Meanwhile, the second part of the Virginia teenager’s international debut was less successful. In the 100 fly, Heilman tied for 16th after prelims and came up short in a swim-off while trying to advance to the semifinals. But he had already dropped his 100 fly best time from 51.98 to 51.19 in one day at Nationals as he upstaged veteran Shaine Casas for a trip to Fukuoka. The 51-second barrier seems to be next.

While Heilman qualifying for Worlds in the 200 fly so soon seemed like a stretch, dropping the time in the shorter race necessary for a trip to Fukuoka was a longer shot. Expect a similarly-tough path in 2024 with world-record holder Caeleb Dressel targeting a return to his dominating ways and Dare Rose having established himself with a World Championships bronze this year. Still, we have learned our lesson about counting out Heilman.

And could he impact the U.S. Olympic Trials in other events? Don’t rule out the possibility. In addition to butterfly, Heilman also owns National Age Group records in freestyle and individual medley, and at the 2022 Junior Pan Pacific Championships, three of Heilman’s six medals came in freestyle or free relay events. He led off the 400 free relay in 49.14 and split 1:47.98 on the 800 free relay.

But then, even as Heilman broke out in the butterfly events this year, bringing his junior-level talents to contend with the big boys, his freestyle racing remained stagnant. For whatever reason, he could not find those same jumps at Nationals. Maybe that’s coming, just on a one-year delay?

Heilman’s best times are 49.06 in the 100 free and 1:49.13 in the 200 free, neither time anywhere close to what’s required to qualify for an American relay these days. So he is a longshot to qualify for an Olympic team outside of butterfly, but you never know.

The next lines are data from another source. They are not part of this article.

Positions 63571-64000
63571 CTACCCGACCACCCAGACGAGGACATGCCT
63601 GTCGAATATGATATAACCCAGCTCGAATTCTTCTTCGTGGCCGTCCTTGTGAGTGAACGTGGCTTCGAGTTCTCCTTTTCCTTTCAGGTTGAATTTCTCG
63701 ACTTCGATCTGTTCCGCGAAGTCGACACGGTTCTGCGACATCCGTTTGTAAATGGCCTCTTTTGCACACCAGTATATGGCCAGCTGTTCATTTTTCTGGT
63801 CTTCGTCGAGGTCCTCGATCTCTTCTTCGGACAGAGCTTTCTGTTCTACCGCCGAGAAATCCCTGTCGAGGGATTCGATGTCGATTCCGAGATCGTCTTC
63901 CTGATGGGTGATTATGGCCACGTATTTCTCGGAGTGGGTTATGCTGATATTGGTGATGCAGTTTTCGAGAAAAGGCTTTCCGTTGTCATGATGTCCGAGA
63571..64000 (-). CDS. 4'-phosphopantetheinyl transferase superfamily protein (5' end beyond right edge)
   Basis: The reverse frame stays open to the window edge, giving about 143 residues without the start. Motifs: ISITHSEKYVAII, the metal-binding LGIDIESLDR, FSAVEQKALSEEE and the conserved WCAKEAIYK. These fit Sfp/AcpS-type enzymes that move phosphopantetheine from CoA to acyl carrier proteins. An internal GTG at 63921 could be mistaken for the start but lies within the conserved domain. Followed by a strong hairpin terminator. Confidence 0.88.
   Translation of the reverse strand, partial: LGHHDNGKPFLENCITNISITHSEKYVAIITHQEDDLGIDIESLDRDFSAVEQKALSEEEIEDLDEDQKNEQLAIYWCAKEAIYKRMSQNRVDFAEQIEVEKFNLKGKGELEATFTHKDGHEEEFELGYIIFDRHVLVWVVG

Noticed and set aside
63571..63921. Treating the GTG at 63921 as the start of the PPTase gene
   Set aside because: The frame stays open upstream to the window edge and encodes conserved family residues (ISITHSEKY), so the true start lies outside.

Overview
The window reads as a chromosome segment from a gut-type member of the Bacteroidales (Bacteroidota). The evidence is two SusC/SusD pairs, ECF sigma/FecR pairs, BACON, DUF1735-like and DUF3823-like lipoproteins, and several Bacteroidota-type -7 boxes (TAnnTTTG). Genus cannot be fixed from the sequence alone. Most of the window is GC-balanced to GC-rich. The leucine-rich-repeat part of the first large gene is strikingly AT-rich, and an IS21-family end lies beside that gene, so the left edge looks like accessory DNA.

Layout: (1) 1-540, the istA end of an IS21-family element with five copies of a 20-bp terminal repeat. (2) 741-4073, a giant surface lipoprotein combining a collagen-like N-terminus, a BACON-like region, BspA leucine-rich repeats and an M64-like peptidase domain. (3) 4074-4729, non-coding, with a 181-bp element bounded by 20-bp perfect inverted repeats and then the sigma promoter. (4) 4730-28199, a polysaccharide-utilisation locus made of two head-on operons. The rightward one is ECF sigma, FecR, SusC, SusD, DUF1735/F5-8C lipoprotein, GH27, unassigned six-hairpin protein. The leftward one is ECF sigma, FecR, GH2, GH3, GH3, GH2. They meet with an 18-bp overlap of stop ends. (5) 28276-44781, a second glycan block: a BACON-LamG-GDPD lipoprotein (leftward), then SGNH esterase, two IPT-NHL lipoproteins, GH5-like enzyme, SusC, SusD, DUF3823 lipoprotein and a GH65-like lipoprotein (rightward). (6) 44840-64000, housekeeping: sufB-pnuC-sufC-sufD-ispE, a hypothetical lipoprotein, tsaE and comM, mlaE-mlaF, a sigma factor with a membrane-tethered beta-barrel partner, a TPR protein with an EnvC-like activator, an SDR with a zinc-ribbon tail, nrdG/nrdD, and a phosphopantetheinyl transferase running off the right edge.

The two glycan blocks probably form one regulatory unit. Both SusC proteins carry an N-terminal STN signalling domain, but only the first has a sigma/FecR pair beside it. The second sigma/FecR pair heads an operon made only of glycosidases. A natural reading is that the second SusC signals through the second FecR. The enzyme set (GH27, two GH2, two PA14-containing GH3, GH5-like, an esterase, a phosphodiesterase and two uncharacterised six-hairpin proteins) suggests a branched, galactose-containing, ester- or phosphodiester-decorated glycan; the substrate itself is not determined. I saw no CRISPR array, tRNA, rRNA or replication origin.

Call it a hunch that Heilman finds his way into the mix in at least one of these freestyle events. Olympic Trials will follow a prelims-semifinals-finals format, so if Heilman can improve enough to get into the semis, particularly in the 200 free, maybe he can out-duel some experienced freestylers swimmers for a spot in the final and then a spot in the top-six. He has already proven racing ability in big moments.

Heilman will soon return to training with his first Olympic Trials and his potential for accomplishment at that meet in clearer sight than ever before. His presence on this year’s Worlds team was unexpected, but the moment was not too big for him. If Heilman can maintain his mental fortitude and his steady gains in the pool, the ultimate goal of an Olympic team and even Olympic success is within reach.

Notify of

Welcome to our community. We invite you to join our discussion. Our community guidelines are simple: be respectful and constructive, keep on topic, and support your fellow commenters. Commenting signifies that you agree to our Terms of Use

Inline Feedbacks
View all comments
Would love your thoughts, please comment.x